Food allergies can be scary, especially for people who may have severe reactions to food allergens. Peanut allergy is one of the top eight allergens facing millions of Americans. For many people with peanut allergies, they are at risk of developing anaphylaxis, a life-threatening reaction. For this reason, it is vital that people with peanut allergies follow a peanut-free diet and always have an auto-injecting epinephrine pen. Being an avid ingredient label reader is essential, but also keep an eye out for new products that may contain peanuts of hidden or unknown origin.
Today, manufacturers must label foods containing peanuts in accordance with Food Allergen Labeling and Consumer Protection Act (FALCPA) rules. Peanuts and peanut ingredients must be clearly identified on the label. For those with peanut allergies, the statements “may contain peanuts,” “contains peanuts,” or “this product was made in a facility that also processes peanuts” are to help you identify foods that may put you at risk to your health important method. allergen.
It is very important for people to understand that when it comes to food allergies, it is absolutely not safe to assume that something is safe without checking and investigating all the ingredients. This is especially true for unfamiliar or new foods on the market. While foods may appear peanut-free at first, this is not always the case. You might be surprised to learn that many food and non-food manufacturers use peanuts to enhance their products. For example, since peanuts are a legume and a source of protein and fiber, they can be used to thicken sauces or soups, increase overall protein content, or enhance the flavor of foods.
Familiarity with the so-called “code words” that emphasize the presence of peanuts in products is vital to one’s safety. Anything that contains the word “nuts” or “peanuts” should be viewed more clearly to make sure you understand the ingredient list. However, some words are less clear-cut, such as chili, which requires awareness and knowledge to navigate that food is safe.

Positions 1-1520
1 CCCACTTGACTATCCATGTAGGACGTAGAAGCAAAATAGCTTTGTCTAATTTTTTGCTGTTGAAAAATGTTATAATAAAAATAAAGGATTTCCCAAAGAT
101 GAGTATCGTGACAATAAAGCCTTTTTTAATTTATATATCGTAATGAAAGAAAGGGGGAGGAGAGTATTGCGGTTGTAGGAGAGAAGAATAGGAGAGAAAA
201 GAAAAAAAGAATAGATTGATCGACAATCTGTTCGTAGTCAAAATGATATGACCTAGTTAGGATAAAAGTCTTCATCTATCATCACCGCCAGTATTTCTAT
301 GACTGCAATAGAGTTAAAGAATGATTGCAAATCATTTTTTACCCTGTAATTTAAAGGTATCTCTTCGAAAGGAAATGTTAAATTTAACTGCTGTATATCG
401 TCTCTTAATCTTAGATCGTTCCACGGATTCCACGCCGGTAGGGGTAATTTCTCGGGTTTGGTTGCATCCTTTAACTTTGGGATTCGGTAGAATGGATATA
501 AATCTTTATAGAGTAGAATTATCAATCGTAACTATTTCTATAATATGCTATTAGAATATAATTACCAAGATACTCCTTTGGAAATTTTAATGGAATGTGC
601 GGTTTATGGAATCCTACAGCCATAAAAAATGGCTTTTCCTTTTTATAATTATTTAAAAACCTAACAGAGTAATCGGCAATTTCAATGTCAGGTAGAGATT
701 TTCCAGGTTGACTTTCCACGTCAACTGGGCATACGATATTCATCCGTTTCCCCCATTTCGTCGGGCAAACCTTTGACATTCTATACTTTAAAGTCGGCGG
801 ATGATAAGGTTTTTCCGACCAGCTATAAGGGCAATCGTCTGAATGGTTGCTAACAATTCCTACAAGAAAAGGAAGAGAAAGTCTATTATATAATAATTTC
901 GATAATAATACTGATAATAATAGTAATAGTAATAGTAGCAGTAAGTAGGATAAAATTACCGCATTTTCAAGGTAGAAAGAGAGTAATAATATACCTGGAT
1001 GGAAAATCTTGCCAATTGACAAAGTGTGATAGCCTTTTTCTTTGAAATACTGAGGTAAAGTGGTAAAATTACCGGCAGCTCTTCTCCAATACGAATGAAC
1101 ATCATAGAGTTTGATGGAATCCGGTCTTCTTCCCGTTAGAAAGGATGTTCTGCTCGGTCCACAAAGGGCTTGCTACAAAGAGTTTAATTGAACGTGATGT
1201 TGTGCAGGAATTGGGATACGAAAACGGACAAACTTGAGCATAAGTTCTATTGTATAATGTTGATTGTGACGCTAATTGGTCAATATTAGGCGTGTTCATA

A surprising source of peanut allergens
There are many surprising sources of peanuts, including:
Artificial nuts: Hearing the word “artificial” might lead one to believe that there are no real nuts in this project at all. However, don’t let this title mislead you into thinking it’s safe to eat. In most cases, “artificial nuts” actually contain nuts, so don’t take the risk. If you have a peanut allergy, add it to your list of foods to avoid.
Beer Nuts: No, these nuts are not made with beer! These are actually made with peanuts and flavored with a sweet and salty glaze. They are called beer nuts because they are marketed to be eaten as a snack while enjoying beer.
Earth Nuts: By calling you “Earth Nuts,” this food may appeal to those who eat “clean, green, or near-earth.”But buyers beware because it’s actually nuts any Nuts, seeds or fruits that grow in the ground. So the reality is that these nuts may include peanuts because they are grown underground.
Mandelonas: “Artificial nuts” (fake nuts) are actually peanuts that have been decolorized, deflavored, and soaked in almond flavoring or other flavorings like pecans or walnuts. The flavored peanut is then reshaped into the nut it tries to mimic. Mandelonas is a cheaper option than expensive nuts.
Chili: The “secret” ingredient in many chili peppers is peanut butter. It can be used as a thickener or flavor enhancer. Be especially careful with restaurant chili or prepared chili, and be sure to ask about the possibility of peanuts or peanut butter as an ingredient.
Crumb toppings: Peanut butter can act as a binder in crumb toppings, holding the ingredients together loosely and providing a nutty flavor. At other times, crushed nuts may also be included in the crumb topping mix.
Graham Cracker Crust: Similar to the crumb topping, peanut butter may be included in graham cracker crust recipes to bind and hold the crust together, especially in no-bake recipe versions.
Hydrolyzed plant or vegetable protein: Watch out for this ingredient, which is often found in imported foods because they may be made from peanuts. In the United States, hydrolyzed vegetable protein and vegetable protein are usually made from soy.
Marzipan: This is a nut butter made from ground almonds, honey, and sugar. Marzipan is easy to shape and color with food coloring. It is used as a decorative element for cakes, cookies or colorful sweets. Peanut marzipan or mazapan comes from Latin America and is similar to marzipan, but it’s made with peanuts instead of almonds.
Mole Sauce: Common in Mexican cooking, mole sauce contains a variety of ingredients and spices, including chili peppers. It can be thickened and flavored with ground peanuts or peanut butter.
Additionally, natural flavors and energy bars include a source of peanuts.
Natural flavorings: Another potentially misleading term is “natural,” which may be interpreted as allergen-free, but it isn’t. Natural flavors may contain peanuts or any other flavors made from natural sources. The Food Allergen Labeling and Consumer Protection Act of 2004 (FALCPA) requires declarations if the top 8 allergens are listed as natural flavors.
Energy bars: Protein bars have become a staple for many, not just athletes looking to eat more protein-rich foods. These bars often use peanuts, tree nuts or soy to help boost the protein content. Peanuts or peanut butter are often a popular flavor choice. In addition, cross-contamination can also occur during the manufacture of these bars.
Peanut allergies are indeed something to be taken seriously. Familiarize yourself with the hidden sources of peanuts in food, as well as other non-food items, that can save your life.